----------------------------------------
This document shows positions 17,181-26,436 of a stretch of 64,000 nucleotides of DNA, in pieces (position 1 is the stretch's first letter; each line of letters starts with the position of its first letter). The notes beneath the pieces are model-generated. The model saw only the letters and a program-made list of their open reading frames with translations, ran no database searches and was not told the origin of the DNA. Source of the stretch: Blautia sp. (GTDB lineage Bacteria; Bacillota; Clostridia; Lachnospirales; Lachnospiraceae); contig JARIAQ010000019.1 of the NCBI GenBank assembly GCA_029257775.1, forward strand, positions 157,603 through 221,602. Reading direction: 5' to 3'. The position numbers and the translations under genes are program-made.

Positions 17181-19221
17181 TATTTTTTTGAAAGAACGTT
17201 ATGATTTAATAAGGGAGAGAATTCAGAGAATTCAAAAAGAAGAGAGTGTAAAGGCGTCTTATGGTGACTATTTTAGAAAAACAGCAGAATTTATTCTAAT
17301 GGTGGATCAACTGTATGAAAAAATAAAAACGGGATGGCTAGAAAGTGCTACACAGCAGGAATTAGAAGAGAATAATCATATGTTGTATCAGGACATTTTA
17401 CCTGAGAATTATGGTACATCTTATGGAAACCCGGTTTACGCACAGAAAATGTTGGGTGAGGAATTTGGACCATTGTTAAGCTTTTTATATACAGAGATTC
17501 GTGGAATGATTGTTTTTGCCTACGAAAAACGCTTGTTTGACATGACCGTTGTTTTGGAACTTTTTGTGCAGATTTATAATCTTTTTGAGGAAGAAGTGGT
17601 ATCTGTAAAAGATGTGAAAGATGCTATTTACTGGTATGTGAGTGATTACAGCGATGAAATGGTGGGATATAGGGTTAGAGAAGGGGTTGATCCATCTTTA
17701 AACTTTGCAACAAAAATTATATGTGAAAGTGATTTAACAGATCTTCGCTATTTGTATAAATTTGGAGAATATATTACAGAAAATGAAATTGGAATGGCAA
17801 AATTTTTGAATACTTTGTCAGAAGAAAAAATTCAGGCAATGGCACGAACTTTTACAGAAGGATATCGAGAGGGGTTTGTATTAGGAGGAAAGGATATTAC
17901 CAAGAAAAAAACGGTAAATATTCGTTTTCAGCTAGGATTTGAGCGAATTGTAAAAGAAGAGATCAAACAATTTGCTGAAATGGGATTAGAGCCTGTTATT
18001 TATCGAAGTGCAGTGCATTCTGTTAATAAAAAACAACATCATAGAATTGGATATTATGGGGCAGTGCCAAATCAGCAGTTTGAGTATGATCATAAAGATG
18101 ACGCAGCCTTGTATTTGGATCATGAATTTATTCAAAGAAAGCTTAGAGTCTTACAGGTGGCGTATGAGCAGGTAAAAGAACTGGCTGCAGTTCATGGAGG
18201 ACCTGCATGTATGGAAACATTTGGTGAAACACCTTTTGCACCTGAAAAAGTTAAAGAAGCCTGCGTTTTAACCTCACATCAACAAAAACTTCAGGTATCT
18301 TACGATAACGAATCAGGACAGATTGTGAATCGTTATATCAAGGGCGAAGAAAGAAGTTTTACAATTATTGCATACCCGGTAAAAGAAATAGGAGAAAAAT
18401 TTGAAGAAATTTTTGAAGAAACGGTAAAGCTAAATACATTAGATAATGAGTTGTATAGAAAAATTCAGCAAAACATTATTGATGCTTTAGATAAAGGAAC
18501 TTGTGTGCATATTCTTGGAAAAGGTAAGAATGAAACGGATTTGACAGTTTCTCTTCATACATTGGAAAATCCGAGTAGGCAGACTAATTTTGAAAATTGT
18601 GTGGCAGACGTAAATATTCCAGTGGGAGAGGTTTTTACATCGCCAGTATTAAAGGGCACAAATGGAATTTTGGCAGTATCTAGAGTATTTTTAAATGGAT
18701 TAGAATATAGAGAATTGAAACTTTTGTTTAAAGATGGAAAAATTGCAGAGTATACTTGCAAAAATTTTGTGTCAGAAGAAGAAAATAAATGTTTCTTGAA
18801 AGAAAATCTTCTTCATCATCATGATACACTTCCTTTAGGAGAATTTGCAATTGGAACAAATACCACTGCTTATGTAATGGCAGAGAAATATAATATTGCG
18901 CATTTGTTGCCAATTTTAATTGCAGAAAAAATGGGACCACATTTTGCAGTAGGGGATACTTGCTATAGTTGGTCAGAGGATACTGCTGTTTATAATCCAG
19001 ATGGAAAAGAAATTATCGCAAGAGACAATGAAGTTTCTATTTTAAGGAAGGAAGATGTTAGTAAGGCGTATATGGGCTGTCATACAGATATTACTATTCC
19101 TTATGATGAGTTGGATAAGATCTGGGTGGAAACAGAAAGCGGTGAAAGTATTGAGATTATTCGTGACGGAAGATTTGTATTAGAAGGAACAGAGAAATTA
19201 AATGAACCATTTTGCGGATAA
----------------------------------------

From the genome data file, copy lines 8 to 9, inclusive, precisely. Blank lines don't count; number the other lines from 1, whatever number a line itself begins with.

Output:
17601 ATCTGTAAAAGATGTGAAAGATGCTATTTACTGGTATGTGAGTGATTACAGCGATGAAATGGTGGGATATAGGGTTAGAGAAGGGGTTGATCCATCTTTA
17701 AACTTTGCAACAAAAATTATATGTGAAAGTGATTTAACAGATCTTCGCTATTTGTATAAATTTGGAGAATATATTACAGAAAATGAAATTGGAATGGCAA